Late Sunday afternoon Pete and I found a babysitter and drove 45 minutes to a nearby town to attend a baptism. As we drove west along the highway the low sun was so bright through the windshield I had to close my eyes for a minute.
I thought back to almost two years ago at a 12 step meeting when my friend, whose demeanor is quiet and dignified, wept about her husband being excommunicated from our church due to the grievous nature of his sins. She lifted her head for a minute to look us all in the eye.
"But I think it's going to be a good thing."
It was about a year after that when I met her husband for the first time. He sang at a speaker's meeting for addiction recovery. He had an amazing voice, and like so many of the men in our lives, when I talked with him I could hardly believe he was the same man who had made those painful mistakes. Addiction makes soft men hard. It makes kind men cruel. It makes reasonable men stupid. It makes humble men proud.
The baptism was a spiritual experience I can't adequately give words to here. But I just want to testify, with my little voice here on the internet that recovery works.
Recovery makes hard men soft. It makes cruel men kind. It makes stupid men reasonable. And it makes proud men humble.
I'm sure my friend would say that the anguish was severe, the journey long, and the forgiveness slow but sweet. None of us asked for this. None of us thought this was the life we were choosing when we made our vows.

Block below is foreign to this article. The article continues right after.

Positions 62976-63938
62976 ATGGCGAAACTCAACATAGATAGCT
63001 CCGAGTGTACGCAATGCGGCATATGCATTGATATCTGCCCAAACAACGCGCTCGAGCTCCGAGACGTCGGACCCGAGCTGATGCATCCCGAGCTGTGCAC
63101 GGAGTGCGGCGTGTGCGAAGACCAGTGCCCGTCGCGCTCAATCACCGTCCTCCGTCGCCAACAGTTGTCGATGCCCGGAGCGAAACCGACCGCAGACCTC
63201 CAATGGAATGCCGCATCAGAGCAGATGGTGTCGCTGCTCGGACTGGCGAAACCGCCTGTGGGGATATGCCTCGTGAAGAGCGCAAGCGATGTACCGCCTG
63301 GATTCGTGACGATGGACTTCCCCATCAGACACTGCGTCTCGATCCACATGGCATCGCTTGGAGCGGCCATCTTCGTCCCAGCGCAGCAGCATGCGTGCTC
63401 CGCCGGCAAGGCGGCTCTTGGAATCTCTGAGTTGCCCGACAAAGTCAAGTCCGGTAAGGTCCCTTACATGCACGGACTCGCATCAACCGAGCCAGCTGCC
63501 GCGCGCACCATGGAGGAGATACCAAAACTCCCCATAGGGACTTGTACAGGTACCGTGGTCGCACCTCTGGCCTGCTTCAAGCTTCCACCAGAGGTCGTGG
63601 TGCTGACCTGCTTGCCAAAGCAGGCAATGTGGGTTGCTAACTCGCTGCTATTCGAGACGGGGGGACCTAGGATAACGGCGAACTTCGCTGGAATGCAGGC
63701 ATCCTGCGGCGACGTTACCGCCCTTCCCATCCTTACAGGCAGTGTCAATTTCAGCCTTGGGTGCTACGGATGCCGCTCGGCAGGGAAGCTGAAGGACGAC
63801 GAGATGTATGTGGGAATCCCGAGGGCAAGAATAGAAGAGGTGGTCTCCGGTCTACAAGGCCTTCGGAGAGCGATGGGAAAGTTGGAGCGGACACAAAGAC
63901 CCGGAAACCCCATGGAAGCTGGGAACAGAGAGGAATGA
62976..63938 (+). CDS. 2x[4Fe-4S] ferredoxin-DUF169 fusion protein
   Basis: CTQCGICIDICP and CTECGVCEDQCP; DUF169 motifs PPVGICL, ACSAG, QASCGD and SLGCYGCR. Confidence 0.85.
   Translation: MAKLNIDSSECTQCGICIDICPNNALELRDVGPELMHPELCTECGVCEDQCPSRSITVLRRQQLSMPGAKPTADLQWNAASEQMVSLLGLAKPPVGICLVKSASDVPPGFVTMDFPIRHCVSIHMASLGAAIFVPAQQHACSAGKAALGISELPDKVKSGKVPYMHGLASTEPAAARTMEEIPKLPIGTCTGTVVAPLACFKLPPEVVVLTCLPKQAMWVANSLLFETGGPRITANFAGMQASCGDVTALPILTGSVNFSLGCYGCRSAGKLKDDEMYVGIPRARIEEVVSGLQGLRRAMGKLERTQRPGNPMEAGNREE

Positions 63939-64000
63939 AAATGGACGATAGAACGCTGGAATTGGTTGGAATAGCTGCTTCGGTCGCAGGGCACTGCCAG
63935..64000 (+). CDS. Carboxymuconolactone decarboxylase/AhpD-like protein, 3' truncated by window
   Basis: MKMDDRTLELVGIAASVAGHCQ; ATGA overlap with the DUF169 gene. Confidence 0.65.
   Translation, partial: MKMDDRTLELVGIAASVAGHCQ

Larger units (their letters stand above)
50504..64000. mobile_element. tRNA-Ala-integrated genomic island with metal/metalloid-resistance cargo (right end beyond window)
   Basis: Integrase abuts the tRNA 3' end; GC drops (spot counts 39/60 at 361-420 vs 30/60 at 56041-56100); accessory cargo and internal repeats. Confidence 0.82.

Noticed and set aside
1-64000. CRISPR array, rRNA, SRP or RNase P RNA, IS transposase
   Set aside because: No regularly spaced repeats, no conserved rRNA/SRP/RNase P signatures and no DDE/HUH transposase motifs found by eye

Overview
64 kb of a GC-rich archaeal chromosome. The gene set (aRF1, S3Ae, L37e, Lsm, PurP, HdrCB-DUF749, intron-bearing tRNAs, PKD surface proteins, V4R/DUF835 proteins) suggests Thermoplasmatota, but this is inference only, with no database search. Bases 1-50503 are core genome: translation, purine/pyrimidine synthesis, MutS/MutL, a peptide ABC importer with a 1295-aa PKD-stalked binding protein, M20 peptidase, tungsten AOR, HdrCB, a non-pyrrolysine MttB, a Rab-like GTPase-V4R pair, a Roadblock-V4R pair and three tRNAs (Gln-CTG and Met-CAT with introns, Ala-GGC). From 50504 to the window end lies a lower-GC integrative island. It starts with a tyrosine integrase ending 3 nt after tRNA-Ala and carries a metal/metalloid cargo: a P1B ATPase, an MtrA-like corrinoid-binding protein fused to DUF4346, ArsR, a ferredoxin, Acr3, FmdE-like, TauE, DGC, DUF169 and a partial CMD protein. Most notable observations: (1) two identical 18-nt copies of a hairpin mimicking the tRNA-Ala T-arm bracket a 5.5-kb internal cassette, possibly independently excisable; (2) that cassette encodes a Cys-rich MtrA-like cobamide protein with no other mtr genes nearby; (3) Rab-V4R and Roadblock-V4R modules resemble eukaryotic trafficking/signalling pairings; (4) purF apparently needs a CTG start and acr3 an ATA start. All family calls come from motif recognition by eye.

But here we are. And as Pete and I drove home under the full fall moon, I felt my heart overflowing with gratitude. I witnessed the atonement of Jesus Christ firsthand. I saw redemption in a man and woman I love like family. I wouldn't go back if I could. And I really mean that. I wouldn't trade these treasures, these experiences, this taste of charity, these relationships for a different life. I can genuinely say that in spite of everything I love the life I have.
"When men know why they suffer, and realize that it is for a good and wise purpose, they can bear it much better than they can in ignorance...There is always a blessing in sorrow. They who escape these things are not the fortunate ones."
~Orson F. Whitney